The blade clamping mechanism is also simplified compared to the LN which is based on the original Stanley. You do have to be a bit careful when re-setting the iron, as it can slip more easily than the LN, but it is so much easier to remove for honing/sharpening, that it is a definite improvement, IMHO.
I have noticed no difference between the two in how the irons take and hold an edge.
Anyhow, I do most of my smoothing with low-angle planes, and the Veritas has replaced the LN as my go-to plane. I still use the LN, but the combination of subtle improvements made by Veritas make it more "user-friendly" in the long run. Given the price difference, I can definitely recommend the Veritas as the better value.
Chuck Vance
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handles and ended up not really saying anything. That's a good way to say it.
-Chris
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I would be happy to do so. Just keep in mind that I'm still a newb.
-Chris
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What do you think of the Veritas adjustable throat system?
Veritas seems to be quite innovative. Their new shoulder plane has some interesting refinements to the Stanley or LN - a hole behind the iron for you finger for a better grip, a "handle" that's looks like it would fit the hand better than the traditional shoulder plane "handle" on the Stanley and LN. The equivlent LN is about $225, the Veritas $140.
I like the Clifton shoulder plane I bought but I'd like more gripping options like the ones on the Veritas.
Anyone tried the new Veritas shoulder plane in a real situation?
charlie b
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I have the Veritas shoulder plane and like it. I have not used it much; just played with it to make sure that it did work. I have a project coming up with lots of shoulder plane work and will know more later. Sure does seem nice though.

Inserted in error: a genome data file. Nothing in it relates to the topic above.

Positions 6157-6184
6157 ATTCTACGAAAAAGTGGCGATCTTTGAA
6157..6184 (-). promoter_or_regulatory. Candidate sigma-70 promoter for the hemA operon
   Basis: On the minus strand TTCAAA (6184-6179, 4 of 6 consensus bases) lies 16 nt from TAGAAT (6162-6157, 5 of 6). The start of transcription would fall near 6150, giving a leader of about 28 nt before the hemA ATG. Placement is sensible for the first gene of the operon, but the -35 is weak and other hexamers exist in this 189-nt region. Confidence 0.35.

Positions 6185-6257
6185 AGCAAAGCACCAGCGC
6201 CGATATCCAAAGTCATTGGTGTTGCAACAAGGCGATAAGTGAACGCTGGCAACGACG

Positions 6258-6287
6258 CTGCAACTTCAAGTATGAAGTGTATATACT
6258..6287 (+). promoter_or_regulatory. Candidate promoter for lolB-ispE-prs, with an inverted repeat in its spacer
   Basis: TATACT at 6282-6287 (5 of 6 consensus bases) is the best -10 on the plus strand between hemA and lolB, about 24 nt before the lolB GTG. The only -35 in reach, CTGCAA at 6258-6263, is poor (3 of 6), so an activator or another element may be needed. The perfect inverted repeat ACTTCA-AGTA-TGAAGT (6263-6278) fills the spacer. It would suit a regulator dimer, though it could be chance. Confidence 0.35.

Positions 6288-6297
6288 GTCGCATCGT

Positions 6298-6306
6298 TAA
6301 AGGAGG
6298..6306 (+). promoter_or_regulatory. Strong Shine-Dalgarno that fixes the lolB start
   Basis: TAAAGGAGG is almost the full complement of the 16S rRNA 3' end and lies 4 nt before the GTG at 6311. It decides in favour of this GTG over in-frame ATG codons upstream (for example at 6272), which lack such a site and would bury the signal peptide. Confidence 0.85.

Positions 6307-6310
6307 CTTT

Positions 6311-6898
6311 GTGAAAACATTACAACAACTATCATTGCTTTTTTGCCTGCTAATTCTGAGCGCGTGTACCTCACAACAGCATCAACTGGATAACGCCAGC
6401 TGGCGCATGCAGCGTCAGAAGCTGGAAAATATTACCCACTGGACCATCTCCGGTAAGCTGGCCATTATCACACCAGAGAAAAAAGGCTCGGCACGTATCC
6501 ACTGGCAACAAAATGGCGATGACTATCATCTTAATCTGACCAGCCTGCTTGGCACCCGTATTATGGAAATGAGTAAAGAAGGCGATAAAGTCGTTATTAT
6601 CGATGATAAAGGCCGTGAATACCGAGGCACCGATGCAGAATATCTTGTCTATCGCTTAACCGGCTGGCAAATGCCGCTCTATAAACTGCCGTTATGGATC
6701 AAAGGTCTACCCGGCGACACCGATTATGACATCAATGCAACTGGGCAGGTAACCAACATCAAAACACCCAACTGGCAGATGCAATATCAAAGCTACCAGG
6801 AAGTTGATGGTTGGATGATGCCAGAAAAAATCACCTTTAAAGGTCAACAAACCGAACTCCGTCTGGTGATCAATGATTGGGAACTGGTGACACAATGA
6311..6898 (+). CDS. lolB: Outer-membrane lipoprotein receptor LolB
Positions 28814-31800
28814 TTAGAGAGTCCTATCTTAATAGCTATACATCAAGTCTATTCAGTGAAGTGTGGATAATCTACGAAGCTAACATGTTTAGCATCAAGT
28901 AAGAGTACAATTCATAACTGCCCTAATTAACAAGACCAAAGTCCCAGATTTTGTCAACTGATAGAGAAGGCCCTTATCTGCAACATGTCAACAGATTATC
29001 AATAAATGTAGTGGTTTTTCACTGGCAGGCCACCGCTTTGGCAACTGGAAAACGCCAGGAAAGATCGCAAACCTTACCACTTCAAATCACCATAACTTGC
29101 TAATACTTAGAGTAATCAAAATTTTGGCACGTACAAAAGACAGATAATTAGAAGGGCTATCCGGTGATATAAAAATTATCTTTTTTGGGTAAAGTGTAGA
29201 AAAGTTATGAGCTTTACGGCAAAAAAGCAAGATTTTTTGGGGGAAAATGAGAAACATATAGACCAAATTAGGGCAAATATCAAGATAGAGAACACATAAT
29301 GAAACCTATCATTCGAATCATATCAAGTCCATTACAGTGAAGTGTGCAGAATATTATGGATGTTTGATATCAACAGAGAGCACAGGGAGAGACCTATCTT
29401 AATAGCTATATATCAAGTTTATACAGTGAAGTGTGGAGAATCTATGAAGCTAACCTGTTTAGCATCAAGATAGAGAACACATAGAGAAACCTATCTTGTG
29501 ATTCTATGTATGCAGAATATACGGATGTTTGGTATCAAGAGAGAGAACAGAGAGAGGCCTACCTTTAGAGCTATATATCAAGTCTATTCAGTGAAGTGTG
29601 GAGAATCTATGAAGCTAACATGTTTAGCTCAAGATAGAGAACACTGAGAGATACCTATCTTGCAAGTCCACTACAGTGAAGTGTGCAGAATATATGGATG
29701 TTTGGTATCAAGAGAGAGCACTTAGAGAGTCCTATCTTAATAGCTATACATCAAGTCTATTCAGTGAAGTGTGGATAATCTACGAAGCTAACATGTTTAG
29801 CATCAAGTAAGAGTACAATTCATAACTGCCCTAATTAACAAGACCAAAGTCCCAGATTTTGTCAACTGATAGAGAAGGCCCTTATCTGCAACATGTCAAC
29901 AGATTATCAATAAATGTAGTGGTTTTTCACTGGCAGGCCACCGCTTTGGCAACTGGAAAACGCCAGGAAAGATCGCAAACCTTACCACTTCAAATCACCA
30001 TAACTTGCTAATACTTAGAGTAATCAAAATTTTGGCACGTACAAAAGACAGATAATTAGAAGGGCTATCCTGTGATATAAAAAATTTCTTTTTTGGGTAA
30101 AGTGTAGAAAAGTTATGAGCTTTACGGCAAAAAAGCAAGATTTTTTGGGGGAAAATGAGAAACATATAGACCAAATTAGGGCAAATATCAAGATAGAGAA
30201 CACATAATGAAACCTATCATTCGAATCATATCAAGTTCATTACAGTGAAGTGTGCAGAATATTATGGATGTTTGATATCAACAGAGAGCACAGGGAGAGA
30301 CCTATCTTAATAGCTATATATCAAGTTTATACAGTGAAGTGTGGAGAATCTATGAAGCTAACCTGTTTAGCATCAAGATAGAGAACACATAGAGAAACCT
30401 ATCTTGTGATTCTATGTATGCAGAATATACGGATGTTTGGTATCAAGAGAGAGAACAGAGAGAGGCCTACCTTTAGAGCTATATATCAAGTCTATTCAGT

--
Alan Bierbaum

Web Site: http://www.calanb.com
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I like the adjustable throat but I don't have enough experience using other plane designs to say it definitely makes an improvement in a given situation. I was a little worried about having a moving plate on the sole of the plane but the machining is very precise so I've had no trouble with it. The throat adjusts very easily and seems to stay in alignment.. My first day using my 51/4W, I set it up as a smoother with a tiny throat opening, the chipbreaker close to the edge and barely a hint of blade protruding through the sole and planed the surface of some Mahogany so smooth it was amazing to me. It took only a few minutes to setup and adjust like that. I'm sure the Lie Nielsen will be the same way though.
I've got the Veritas shoulder plane also but haven't really used it yet. If I make the progress I'm hoping to, I should be using it to finish up the shoulders on some tenons next weekend.
-Chris
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Yup. Just spent the weekend doing many simple shaker panel doors with short stub tenons that fit into the panel dadoes. The shoulder plane can take thinner-than-paper shavings, and did more than three dozen tenons and still doesn't need rehoning (after the first touch up out of the box). Highly recommended.
--
Jeffrey Johnson
jajohns_200(at)charter(dot)net